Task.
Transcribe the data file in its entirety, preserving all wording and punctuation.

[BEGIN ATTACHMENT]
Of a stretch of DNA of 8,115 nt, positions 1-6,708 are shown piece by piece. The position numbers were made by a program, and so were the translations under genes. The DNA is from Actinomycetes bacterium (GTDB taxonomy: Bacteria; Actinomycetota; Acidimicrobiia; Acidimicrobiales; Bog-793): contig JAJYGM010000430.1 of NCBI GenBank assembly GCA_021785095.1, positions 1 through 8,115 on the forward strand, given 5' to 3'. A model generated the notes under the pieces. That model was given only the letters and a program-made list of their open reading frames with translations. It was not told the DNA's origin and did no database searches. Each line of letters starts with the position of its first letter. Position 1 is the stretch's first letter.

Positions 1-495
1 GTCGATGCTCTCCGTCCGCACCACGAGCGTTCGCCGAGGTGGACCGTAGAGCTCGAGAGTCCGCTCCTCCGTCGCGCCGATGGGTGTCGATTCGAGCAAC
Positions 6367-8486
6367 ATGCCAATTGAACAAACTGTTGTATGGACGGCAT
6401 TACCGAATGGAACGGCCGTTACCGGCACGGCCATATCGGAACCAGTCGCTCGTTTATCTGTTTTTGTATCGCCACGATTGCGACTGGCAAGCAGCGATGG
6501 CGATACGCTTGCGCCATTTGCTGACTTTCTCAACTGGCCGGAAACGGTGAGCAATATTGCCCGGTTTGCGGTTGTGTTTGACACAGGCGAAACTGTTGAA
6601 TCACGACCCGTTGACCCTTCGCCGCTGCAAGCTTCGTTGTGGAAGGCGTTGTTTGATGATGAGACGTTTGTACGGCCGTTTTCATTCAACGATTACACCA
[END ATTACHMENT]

Of a stretch of DNA of 8,115 nt, positions 1-6,708 are shown piece by piece. The position numbers were made by a program, and so were the translations under genes. The DNA is from Actinomycetes bacterium (GTDB taxonomy: Bacteria; Actinomycetota; Acidimicrobiia; Acidimicrobiales; Bog-793): contig JAJYGM010000430.1 of NCBI GenBank assembly GCA_021785095.1, positions 1 through 8,115 on the forward strand, given 5' to 3'. A model generated the notes under the pieces. That model was given only the letters and a program-made list of their open reading frames with translations. It was not told the DNA's origin and did no database searches. Each line of letters starts with the position of its first letter. Position 1 is the stretch's first letter.

Positions 1-495
1 GTCGATGCTCTCCGTCCGCACCACGAGCGTTCGCCGAGGTGGACCGTAGAGCTCGAGAGTCCGCTCCTCCGTCGCGCCGATGGGTGTCGATTCGAGCAAC
Positions 6367-8486
6367 ATGCCAATTGAACAAACTGTTGTATGGACGGCAT
6401 TACCGAATGGAACGGCCGTTACCGGCACGGCCATATCGGAACCAGTCGCTCGTTTATCTGTTTTTGTATCGCCACGATTGCGACTGGCAAGCAGCGATGG
6501 CGATACGCTTGCGCCATTTGCTGACTTTCTCAACTGGCCGGAAACGGTGAGCAATATTGCCCGGTTTGCGGTTGTGTTTGACACAGGCGAAACTGTTGAA
6601 TCACGACCCGTTGACCCTTCGCCGCTGCAAGCTTCGTTGTGGAAGGCGTTGTTTGATGATGAGACGTTTGTACGGCCGTTTTCATTCAACGATTACACCA